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  • Writer's pictureBrian Gómez

Breaking our Mirrors and Building Good Media (Part 1)

Updated: 13 hours ago

I was recently in an Uber, after a three hour Zoom, and while I was exhausted -the whole time I was locked in. I was tuned  into the driver’s monologue -this is usual for me. A gregarious display to maintain my near perfect rider rating. But this time, I had new tools in my arsenal: I listened to conspiracy theory after conspiracy theory in the Austin traffic with curiosity. I had just started reading the book “Doppelganger” by Naomi Klein by chance, but it immediately got me thinking. She shared about the ways that everything is a mirror, and that our politics today largely reflect that. The way the right and conspiracy-land has used exactly what the left has ignored, reflecting people’s fears and worries into unbelievable truths. So when I listened to each theory I thought ok, what is the fear?

Migrants mean a fear of livelihood and economic stability in a time of  struggle, the fear of vaccines are around health, and the belief in fake disasters are around fear of governments, and the ever shrinking power citizens have today in the midst of climate change, technology, and a weakening democracy. In the book Naomi describes the way she has gone into the mirror, learning more and more about her double, conspiracy theorist Naomi Wolf. In a similar vein I do the same. Not just in Uber rides but all around. I’m hungry for the mirror, largely because I worked in the left of the left, in social justice silos that often repeat narratives I know reflect their lack of communication with those on the other side of the double-sided glass pane.

And, this is where I first saw Naomi Klein, when I was working for Sunrise Movement, the leftist youth-led climate change organization, or in the mirror world the communists brainwashing children to promote the climate change hoax perpetrated by Bill Gates. And when I was there and in circles like that today, I heard things that not only are grounded in actions we see today but are also reifications of the mirrors like the belief that everyone on the right is a racist, or wants to see them dead. That these people are both uneducated and also controlling the narrative as a part of a big plan. That there is no logic in their beliefs.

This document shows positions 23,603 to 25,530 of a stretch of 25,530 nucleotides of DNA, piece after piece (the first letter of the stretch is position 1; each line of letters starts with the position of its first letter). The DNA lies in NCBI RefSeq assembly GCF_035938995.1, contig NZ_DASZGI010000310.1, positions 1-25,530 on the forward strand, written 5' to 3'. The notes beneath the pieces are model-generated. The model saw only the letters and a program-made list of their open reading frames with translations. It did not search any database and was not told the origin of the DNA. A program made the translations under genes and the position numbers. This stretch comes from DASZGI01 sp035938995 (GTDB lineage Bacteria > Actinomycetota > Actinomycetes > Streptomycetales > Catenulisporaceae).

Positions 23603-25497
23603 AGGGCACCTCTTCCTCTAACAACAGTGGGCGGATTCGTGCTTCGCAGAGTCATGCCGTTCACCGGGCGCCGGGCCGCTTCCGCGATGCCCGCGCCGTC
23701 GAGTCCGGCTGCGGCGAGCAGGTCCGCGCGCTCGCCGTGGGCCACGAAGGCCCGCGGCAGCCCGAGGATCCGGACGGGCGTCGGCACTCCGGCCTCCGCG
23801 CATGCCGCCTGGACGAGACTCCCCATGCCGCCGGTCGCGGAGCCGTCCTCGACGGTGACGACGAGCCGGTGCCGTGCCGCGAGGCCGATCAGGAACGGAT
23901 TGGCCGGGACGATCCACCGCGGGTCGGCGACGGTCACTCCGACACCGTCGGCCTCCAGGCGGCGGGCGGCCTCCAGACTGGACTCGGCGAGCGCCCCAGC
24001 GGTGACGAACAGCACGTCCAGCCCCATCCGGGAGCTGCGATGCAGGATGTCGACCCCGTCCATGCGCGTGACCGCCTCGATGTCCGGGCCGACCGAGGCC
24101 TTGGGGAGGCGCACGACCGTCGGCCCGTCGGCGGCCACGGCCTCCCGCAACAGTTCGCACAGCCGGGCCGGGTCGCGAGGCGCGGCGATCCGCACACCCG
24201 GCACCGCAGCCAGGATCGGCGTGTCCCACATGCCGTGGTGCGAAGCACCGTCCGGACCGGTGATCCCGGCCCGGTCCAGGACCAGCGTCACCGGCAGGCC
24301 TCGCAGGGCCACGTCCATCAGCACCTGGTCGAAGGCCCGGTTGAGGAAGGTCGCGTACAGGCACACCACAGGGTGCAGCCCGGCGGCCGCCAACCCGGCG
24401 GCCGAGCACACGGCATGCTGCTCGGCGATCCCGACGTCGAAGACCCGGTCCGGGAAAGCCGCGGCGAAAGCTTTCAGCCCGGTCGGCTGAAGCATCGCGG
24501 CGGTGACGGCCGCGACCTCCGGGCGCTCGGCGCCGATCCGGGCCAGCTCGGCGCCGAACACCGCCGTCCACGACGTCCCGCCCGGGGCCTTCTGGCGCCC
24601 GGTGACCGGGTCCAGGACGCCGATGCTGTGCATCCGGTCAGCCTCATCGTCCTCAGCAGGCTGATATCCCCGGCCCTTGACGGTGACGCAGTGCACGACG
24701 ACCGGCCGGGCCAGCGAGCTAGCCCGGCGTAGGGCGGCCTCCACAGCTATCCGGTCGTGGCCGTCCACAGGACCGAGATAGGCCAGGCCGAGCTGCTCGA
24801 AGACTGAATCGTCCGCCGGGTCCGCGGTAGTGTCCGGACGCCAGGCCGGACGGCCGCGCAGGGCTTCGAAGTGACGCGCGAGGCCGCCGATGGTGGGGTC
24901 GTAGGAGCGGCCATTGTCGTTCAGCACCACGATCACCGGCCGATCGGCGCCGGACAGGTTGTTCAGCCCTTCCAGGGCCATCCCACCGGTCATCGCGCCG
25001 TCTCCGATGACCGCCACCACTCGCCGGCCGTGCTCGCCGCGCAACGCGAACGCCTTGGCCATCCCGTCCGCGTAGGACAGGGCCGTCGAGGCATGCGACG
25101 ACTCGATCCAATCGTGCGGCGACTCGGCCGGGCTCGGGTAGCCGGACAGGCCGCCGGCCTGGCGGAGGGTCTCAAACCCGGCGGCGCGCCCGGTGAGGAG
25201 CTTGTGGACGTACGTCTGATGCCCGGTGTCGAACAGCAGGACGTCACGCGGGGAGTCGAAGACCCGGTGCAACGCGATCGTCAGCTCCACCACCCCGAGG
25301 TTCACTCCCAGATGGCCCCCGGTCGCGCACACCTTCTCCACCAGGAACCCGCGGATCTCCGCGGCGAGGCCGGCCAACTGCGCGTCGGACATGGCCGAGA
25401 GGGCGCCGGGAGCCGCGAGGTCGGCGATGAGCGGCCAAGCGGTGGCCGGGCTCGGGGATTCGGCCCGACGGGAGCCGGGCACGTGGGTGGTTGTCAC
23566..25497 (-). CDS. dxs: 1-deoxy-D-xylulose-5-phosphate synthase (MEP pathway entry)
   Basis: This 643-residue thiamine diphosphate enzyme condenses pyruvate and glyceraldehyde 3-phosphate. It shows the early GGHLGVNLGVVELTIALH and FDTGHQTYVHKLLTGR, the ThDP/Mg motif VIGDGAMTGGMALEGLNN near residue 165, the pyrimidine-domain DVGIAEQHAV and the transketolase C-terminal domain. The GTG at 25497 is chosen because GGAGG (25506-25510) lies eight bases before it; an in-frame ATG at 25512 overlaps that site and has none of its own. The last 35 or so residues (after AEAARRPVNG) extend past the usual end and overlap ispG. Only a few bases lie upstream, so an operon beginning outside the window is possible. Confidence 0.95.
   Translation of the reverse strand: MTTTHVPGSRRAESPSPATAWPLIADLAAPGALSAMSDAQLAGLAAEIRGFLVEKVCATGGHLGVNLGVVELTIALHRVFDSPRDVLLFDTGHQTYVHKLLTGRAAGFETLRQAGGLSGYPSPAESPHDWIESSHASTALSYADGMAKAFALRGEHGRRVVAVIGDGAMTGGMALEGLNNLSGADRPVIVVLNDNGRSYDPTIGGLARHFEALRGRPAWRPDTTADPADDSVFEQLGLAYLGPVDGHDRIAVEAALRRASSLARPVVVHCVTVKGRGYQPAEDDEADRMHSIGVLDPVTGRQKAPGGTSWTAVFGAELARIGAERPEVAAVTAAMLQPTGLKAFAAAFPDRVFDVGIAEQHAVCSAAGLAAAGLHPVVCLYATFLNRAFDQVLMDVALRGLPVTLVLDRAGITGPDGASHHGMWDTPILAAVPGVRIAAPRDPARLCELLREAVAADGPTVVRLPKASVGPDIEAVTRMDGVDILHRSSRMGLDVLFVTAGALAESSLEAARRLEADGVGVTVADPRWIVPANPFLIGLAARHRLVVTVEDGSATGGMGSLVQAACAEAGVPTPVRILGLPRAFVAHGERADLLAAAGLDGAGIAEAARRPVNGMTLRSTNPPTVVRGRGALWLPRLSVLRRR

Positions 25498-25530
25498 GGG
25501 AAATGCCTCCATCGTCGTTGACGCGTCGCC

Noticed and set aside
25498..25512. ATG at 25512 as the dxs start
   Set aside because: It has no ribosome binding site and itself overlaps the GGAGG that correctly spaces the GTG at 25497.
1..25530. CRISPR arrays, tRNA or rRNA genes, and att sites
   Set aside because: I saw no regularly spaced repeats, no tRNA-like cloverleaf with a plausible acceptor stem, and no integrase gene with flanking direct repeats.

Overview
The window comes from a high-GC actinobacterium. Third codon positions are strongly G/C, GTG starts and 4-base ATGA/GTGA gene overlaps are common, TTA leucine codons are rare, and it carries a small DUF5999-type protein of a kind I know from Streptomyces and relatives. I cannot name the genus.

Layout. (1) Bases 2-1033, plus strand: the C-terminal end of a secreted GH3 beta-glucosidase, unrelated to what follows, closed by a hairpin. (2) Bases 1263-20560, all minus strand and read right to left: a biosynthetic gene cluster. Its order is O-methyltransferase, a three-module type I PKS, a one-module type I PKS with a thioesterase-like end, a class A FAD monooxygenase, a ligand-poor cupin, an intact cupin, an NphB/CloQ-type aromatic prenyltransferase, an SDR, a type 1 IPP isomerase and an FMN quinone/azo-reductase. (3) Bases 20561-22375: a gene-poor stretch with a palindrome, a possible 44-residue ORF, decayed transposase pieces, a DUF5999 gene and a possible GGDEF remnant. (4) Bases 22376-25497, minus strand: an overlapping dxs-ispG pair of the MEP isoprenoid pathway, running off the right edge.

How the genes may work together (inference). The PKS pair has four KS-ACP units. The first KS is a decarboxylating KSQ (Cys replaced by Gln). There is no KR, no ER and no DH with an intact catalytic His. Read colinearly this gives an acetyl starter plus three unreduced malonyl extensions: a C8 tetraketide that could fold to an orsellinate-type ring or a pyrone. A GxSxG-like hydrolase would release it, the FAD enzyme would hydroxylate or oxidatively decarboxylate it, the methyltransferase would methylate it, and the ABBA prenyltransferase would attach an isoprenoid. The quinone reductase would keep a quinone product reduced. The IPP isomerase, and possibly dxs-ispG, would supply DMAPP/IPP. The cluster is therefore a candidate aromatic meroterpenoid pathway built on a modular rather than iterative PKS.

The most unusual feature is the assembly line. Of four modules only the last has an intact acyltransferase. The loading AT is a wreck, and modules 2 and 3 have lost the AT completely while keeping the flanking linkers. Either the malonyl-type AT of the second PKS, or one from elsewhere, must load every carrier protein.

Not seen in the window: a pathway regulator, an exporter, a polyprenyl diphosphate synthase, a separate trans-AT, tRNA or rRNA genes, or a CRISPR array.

But when you enter into the mirror world, nothing could be further from the truth. Mostly, I now reflect on the fact that social and environmental policy are the most at risk for mirrors when we don’t address economics. These were my college majors and yet I’ve just begun to put the pieces together. As climate change and racial advocacy began having their moment, there was something that was ignored, economic policy. And as I’ve also written, movements like Sunrise were fraught with young people who rarely had economic challenges, and were often college educated, often at elite institutions. And so the mirror of these people is exactly who has come up in the world.

White people without college degrees, and ostensibly lower incomes were the first but now polls are showing people of color without college degrees, men, and other groups polling high for Trump. These groups are often undereducated and that combined with economic insecurity makes them ripe for explanations that go beyond the fold. Especially when they are not part of or less apart of groups most vulnerable to socially motivated rhetoric that attacks women, immigrants, BIPOC, or the LGBT communities. So in some ways the left was right, but they missed the mark. Progressivism is often the byproduct of higher education, but rarely does it not intersect with the underlying economic benefit of higher education.

It was this missed opportunity that led to the rise of right wing media influencers. Much like state media that promoted baseless theories to find a common enemy in times of strife in years past, social media does the same. But because technology is a magnifier, social media has led to even more extreme thinking and a disconnection from reality as a whole.